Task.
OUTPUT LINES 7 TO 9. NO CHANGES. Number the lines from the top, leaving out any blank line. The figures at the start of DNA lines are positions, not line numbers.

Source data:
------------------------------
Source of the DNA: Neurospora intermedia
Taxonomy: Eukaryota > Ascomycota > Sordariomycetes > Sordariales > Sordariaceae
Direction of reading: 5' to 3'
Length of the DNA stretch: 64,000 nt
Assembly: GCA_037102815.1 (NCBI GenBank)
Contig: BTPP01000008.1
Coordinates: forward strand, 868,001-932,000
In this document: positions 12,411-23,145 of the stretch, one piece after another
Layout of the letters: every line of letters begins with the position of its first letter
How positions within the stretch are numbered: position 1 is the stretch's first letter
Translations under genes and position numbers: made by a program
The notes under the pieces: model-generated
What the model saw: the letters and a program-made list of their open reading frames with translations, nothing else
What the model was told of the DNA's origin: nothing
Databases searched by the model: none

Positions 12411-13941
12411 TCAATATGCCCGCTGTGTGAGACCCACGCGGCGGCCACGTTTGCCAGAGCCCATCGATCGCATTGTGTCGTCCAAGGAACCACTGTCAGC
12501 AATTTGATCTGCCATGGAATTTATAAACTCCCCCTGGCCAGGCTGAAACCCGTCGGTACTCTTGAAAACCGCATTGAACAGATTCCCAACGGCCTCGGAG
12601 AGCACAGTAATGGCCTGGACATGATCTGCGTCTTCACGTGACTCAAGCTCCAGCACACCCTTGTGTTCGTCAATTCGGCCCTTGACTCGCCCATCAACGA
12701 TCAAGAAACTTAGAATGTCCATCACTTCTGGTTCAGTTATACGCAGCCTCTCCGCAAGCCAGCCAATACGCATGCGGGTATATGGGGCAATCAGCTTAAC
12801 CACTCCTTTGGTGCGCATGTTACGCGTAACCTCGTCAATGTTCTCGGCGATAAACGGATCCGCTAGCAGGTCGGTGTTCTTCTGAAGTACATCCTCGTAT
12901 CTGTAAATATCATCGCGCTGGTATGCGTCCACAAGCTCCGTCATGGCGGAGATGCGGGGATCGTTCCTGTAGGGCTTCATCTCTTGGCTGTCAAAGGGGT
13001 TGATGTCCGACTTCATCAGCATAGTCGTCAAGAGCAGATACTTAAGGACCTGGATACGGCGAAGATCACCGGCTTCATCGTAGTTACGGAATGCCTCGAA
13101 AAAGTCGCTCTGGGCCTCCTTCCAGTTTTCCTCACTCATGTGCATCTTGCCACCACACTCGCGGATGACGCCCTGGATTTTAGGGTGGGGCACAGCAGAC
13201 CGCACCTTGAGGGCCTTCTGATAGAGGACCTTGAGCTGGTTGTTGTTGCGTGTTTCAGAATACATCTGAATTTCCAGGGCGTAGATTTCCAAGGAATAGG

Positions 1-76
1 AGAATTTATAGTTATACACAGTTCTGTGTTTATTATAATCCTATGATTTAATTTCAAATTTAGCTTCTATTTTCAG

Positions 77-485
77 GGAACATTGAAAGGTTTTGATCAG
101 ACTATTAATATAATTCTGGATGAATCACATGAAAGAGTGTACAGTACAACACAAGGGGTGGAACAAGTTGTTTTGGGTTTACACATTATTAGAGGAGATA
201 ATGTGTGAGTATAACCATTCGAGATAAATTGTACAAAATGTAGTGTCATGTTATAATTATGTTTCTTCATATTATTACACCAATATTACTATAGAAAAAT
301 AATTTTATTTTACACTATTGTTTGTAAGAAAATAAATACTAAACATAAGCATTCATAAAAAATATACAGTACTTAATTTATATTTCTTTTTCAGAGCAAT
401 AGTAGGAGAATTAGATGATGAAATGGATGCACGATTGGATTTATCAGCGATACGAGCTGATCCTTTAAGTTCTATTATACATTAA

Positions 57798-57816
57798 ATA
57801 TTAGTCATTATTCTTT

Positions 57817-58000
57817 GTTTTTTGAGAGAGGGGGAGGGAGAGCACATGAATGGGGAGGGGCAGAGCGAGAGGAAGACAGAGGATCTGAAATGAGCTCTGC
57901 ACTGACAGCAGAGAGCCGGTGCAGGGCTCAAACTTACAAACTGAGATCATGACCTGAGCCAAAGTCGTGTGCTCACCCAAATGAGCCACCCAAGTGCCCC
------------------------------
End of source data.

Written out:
Coordinates: forward strand, 868,001-932,000
In this document: positions 12,411-23,145 of the stretch, one piece after another
Layout of the letters: every line of letters begins with the position of its first letter